It’s been said that bosses are stressed, not by the people they fire, but by the people they don’t. And while we may not be able to attribute that quote to any one executive, author Jim Collins believes it is a motto by which to run a successful company. His latest book, Good to Great: Why Some Companies Make the Leapâ€¦ and Others Don’t (Harper Business, $27.50), is an examination of the successful business practices of 11 publicly traded companies in corporate America based on 15 years of sustained great results, after a history of average or worse results. He found that all the executives at great companies held fast to one main tenet: People are not your best asset. The right people are. It’s what Collins describes as a “first who…then what” attitude.
“Most managers are concerned with where they should drive the bus,” explains Collins. “Successful executives we studied were more concerned with who’s on the bus. They understood — even if they weren’t sure about the direction in which to take the company in the midst of industry or economic changes — that if they got the right people on board (and all the wrong people off) they’d be able to get to some place great.”
Sounds like a logical, simple equation, right? Great people equals great company. Not so fast. The problem is that most managers aren’t able to implement this principle — -mainly because people, in general, are programmed to think about the importance of goals and plans, not people.
“We live in a what culture, not a who culture,” offers Collins. “We ask our children what they are going to be when they grow up, instead of who they might become. Business schools focus on paradigms and formulas. We’re bucking a cultural trend considering who before what.”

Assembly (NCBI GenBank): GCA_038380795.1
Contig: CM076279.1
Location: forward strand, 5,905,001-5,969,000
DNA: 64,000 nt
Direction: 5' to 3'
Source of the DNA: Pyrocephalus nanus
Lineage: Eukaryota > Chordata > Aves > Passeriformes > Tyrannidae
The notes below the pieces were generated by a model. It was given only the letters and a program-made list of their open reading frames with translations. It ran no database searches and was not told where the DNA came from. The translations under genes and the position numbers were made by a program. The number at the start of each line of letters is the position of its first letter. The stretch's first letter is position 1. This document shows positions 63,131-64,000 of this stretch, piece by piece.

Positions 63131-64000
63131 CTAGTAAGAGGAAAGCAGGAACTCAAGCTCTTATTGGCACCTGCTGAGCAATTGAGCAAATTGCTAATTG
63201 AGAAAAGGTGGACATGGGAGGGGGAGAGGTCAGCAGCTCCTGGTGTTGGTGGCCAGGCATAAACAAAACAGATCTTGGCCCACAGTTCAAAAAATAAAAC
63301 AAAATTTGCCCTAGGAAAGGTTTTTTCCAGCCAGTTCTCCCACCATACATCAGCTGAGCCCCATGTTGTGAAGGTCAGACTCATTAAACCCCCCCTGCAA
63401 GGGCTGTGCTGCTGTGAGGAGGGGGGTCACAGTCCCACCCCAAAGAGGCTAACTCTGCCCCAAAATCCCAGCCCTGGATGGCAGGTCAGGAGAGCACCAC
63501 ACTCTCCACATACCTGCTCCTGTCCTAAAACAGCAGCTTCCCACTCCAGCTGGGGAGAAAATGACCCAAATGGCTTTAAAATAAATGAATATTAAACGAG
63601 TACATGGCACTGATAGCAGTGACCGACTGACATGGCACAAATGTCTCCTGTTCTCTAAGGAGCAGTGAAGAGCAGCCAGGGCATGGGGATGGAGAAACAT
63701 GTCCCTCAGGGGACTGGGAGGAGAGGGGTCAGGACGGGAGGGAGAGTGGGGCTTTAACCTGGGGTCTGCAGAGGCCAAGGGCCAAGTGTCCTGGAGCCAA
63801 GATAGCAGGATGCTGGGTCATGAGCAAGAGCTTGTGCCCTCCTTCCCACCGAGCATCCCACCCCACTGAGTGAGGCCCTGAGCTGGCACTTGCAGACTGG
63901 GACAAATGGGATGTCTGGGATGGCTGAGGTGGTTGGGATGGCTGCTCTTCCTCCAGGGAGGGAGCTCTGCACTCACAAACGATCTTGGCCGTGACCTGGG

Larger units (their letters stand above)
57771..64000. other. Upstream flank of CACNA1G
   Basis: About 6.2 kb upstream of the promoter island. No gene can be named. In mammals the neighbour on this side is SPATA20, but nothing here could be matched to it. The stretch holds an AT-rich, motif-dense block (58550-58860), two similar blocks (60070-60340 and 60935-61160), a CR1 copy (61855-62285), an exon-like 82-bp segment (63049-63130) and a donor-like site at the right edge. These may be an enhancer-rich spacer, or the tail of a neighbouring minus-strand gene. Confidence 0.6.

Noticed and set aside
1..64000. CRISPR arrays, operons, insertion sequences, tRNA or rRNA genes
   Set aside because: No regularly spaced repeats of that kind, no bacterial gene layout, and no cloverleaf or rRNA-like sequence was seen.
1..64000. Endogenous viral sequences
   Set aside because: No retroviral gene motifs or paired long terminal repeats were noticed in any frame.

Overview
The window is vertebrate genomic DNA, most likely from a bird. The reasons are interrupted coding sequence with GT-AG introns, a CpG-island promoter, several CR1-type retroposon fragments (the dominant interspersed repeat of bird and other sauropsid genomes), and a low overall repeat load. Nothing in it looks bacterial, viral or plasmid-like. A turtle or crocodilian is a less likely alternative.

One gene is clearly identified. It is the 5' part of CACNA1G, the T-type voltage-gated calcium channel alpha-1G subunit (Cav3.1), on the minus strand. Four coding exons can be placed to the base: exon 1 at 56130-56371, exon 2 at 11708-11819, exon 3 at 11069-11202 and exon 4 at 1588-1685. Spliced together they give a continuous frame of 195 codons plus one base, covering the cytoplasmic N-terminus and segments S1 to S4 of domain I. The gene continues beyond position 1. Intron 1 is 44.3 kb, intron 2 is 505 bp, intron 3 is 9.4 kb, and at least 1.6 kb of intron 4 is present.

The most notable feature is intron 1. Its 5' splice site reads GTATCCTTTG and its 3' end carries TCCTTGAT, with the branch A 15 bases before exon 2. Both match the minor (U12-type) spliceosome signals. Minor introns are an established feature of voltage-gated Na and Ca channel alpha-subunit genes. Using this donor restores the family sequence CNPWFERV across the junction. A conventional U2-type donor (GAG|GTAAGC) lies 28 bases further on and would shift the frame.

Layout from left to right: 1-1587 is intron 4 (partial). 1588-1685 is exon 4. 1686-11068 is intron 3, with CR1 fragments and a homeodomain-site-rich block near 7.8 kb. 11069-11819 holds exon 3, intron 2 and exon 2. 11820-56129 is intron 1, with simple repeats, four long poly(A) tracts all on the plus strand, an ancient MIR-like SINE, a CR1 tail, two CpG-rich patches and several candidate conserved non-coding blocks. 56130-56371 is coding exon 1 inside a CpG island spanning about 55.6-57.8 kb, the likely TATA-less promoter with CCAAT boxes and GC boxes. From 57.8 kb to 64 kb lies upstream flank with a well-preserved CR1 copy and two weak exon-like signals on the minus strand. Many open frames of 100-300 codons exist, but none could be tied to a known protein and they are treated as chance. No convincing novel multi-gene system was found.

It’s worth reconsidering, though. For the sake of developing a great business and a great work environment.
In their quest for great individuals, executives at great companies paid close attention to character traits–even more so than previous titles, degrees and affiliations. They looked for employees who were committed and disciplined with strong work ethics. “We often don’t consider the up-front cost of choosing the wrong people, the long-term consequences of people you have to tightly manage,” Collins tells us. The wrong people drain important resources–including the right people. Collins writes about three principles of rigorous thought and action for getting and securing the right employees.
When in doubt, don’t hire — keep looking. Oftentimes employers are anxious to fill positions, settling for someone who may not quite fit the qualifications for the company or the department. “We need to get someone in here,” is the thinking. It may seem easier just to place a body in a seat to do the work, but if it’s the wrong person, it’s never worth the strain on the company. On this point, for great companies, there is no compromise — keep looking.
When you know you need to make a people change, act. The right people understand their roles and responsibilities